Note: the views expressed in the expert papers above are the views of the authors and not those of NICE.

In some cases the evidence was insufficient and the PDG has made recommendations for future research, see Recommendations for research and Gaps in the evidence.

Status of this guideline

The draft guideline, including the recommendations, was released for consultation in October 2013. At its meeting in February 2014, the PDG amended the guideline in light of comments from stakeholders and experts. The guideline was signed off by the NICE Guidance Executive in April 2014.

The guideline replaces section 1.1.7 of Obesity, NICE clinical guideline 43 (2006).

All healthcare professionals should ensure people have a high quality experience of the NHS by following NICE's recommendations in Patient experience in adult NHS services.

The recommendations should be read in conjunction with existing NICE guidance unless explicitly stated otherwise. They should be implemented in light of duties set out in the Equality Act 2010.

The guideline is available on NICE's website. The recommendations are also available in a pathway for professionals whose remit includes public health and for interested members of the public.

NICE produces guidance, standards and information on commissioning and providing high-quality healthcare, social care, and public health services. We have agreements to provide certain NICE services to Wales, Scotland and Northern Ireland. Decisions on how NICE guidance and other products apply in those countries are made by ministers in the Welsh government, Scottish government, and Northern Ireland Executive. NICE guidance or other products may include references to organisations or people responsible for commissioning or providing care that may be relevant only to England.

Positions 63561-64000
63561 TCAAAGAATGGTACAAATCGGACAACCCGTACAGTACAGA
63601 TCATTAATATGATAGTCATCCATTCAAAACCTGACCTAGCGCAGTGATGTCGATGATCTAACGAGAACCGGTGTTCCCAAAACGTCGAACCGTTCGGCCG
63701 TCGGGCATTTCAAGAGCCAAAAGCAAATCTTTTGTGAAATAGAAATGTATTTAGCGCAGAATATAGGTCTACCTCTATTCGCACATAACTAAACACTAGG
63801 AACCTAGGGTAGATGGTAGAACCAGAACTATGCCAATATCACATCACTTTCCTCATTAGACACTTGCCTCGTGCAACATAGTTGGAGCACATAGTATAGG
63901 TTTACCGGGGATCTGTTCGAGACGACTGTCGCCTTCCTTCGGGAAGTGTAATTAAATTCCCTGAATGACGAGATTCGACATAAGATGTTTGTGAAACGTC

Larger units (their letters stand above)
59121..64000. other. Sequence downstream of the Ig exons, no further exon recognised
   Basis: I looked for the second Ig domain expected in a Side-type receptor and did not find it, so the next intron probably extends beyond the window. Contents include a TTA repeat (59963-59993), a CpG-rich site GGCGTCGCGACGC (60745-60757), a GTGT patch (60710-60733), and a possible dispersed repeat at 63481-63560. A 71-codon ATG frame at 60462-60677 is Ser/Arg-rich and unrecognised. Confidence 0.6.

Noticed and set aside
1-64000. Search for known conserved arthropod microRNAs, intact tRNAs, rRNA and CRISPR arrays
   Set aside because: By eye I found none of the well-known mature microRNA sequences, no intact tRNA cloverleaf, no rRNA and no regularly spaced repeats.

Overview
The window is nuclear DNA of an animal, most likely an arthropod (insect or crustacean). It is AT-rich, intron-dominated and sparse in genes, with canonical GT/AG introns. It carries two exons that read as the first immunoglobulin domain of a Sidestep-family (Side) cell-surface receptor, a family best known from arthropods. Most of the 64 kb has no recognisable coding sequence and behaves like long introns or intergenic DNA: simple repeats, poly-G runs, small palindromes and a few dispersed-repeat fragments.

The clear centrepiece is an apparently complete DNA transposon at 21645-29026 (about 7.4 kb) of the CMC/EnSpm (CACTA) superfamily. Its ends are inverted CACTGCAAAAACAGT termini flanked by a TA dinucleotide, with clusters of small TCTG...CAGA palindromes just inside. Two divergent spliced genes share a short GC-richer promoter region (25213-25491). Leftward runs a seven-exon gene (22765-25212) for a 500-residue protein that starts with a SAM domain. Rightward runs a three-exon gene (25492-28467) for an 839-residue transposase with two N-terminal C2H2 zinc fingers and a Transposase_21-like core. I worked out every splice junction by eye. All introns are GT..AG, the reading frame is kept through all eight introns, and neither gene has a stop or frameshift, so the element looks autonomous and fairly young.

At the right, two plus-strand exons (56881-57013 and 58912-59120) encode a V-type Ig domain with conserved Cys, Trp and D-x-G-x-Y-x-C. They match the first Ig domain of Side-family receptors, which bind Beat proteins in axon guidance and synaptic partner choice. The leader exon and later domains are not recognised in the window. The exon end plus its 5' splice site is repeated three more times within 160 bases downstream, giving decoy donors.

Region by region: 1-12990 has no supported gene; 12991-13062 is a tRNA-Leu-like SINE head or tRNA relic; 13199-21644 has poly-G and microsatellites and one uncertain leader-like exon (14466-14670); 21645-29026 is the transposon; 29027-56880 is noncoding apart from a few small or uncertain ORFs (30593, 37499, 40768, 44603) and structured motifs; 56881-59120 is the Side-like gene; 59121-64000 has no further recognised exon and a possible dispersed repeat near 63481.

Implementation should follow the usual principles of person-centred care (see NICE clinical guideline 43).

NICE guidelines can help:

NICE has developed tools to help organisations put this guideline into practice.

Updating the recommendations

This guideline will be reviewed 3 years after publication to determine whether all or part of it should be updated. Information on the progress of any update will be posted on the NICE website.

Your responsibility

This guideline represents the views of the Institute and was arrived at after careful consideration of the evidence available. Those working in the NHS, local authorities, the wider public, voluntary and community sectors and the private sector should take it into account when carrying out their professional, managerial or voluntary duties.

Implementation of this guideline is the responsibility of local commissioners and/or providers. Commissioners and providers are reminded that it is their responsibility to implement the guideline, in their local context, in light of their duties to have due regard to the need to eliminate unlawful discrimination, advance equality of opportunity, and foster good relations. Nothing in this guideline should be interpreted in a way which would be inconsistent with compliance with those duties.


© National Institute for Health and Care Excellence 2014. All rights reserved. NICE copyright material can be downloaded for private research and study, and may be reproduced for educational and not-for-profit purposes. No reproduction by or for commercial organisations, or for commercial purposes, is allowed without the written permission of NICE.

ISBN 978-1-4731-0569-0

  • National Institute for Health and Care Excellence (NICE)